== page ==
After they had singed the animal, the Alan cut it up with her long nails and handed the liver to the man, telling him to take it to her house to feed the baby.
The man started, and on the way he ate the liver. When he reached the Alan’s house he did not know what to do. For some time he looked around, and then seeing a large cauldron of hot water on the fire, he threw the baby into it and went back.
“Did the baby eat well?” asked the Alan.
“Very well,” said the man.
Then she put most of the meat into her basket and started home. As soon as she had gone, the man told his companion what he had done, and they were so frightened that they ran to hide.
When the Alan reached home and found the baby dead in the hot water, she was very angry and started back immediately to find the men, who, in the meantime, had climbed a high tree that stood near the water.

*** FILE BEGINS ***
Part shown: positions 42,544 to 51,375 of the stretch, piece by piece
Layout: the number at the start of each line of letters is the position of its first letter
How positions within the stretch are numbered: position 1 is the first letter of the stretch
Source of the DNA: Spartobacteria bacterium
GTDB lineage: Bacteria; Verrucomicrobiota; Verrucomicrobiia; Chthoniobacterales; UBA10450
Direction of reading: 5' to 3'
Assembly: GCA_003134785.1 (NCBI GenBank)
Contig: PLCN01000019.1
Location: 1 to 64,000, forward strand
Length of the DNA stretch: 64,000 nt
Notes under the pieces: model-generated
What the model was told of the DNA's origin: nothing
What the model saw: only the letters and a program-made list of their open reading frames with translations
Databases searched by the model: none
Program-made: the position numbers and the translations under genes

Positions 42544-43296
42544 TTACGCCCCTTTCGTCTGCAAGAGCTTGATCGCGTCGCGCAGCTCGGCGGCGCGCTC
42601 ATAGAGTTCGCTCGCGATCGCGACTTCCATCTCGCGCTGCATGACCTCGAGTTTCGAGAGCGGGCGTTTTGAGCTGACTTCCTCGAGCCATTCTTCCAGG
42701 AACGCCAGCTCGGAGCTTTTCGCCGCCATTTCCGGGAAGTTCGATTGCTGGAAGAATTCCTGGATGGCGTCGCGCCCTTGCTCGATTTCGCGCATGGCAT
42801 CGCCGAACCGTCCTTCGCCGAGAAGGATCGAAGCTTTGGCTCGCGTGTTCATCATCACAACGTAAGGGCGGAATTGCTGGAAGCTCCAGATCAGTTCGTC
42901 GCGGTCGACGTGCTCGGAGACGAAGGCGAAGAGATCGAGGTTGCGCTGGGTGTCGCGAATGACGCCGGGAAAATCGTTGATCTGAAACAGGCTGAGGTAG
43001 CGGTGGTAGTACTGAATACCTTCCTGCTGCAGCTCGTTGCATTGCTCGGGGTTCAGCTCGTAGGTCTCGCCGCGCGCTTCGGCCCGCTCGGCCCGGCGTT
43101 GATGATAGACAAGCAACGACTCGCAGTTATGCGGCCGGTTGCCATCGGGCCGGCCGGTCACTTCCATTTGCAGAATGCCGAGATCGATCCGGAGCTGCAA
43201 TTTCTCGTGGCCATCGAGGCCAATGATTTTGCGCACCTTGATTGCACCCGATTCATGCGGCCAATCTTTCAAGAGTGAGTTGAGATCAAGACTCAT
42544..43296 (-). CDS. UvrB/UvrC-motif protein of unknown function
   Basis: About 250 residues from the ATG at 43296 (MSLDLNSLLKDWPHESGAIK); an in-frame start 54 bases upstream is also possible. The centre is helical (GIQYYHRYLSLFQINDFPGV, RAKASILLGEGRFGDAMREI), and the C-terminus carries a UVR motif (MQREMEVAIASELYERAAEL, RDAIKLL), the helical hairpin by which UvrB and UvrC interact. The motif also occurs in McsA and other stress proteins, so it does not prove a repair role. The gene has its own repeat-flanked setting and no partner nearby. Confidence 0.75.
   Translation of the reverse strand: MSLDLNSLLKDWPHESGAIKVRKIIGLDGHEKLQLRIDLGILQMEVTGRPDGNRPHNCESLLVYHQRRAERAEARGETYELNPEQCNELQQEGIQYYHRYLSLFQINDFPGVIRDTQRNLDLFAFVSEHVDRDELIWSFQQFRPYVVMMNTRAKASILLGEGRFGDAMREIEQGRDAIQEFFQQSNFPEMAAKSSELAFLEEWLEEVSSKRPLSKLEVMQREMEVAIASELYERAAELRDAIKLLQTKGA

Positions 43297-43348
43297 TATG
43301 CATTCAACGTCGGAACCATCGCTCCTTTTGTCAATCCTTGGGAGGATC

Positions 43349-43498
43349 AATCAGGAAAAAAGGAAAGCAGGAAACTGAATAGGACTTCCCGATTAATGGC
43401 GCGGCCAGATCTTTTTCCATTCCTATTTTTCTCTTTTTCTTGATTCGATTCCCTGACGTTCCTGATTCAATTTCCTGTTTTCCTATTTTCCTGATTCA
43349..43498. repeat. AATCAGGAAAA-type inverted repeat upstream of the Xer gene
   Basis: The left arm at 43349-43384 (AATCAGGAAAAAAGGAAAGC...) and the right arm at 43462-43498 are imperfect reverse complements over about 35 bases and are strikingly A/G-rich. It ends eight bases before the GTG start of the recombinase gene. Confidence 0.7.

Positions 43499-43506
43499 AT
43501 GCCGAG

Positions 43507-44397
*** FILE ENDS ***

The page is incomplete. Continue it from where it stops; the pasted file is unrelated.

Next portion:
The Alan looked down into the water, and seeing the reflection of the men, she reached in her long hand with the fingers that pointed backward, but when she could not touch them, she looked up and saw them in the tall tree.
“How did you get up there?” she cried angrily.
“We climbed up feet first,” called down the men.
The Alan, determined to get them, caught hold of a vine and started up the tree feet first, but before she quite reached them, they cut the vine and she fell to the ground and was killed.
Then the men came down and went to the Alan’s house, where they found a jar full of beads and another of gold, and these they brought with them when they returned home.
The Man and the Alan
A Tinguian was once walking along a trail in the woods when he heard a strange sound in a large tree near him, and looking up he was startled to see that it was the home of the Alan-spirits who live in the wood.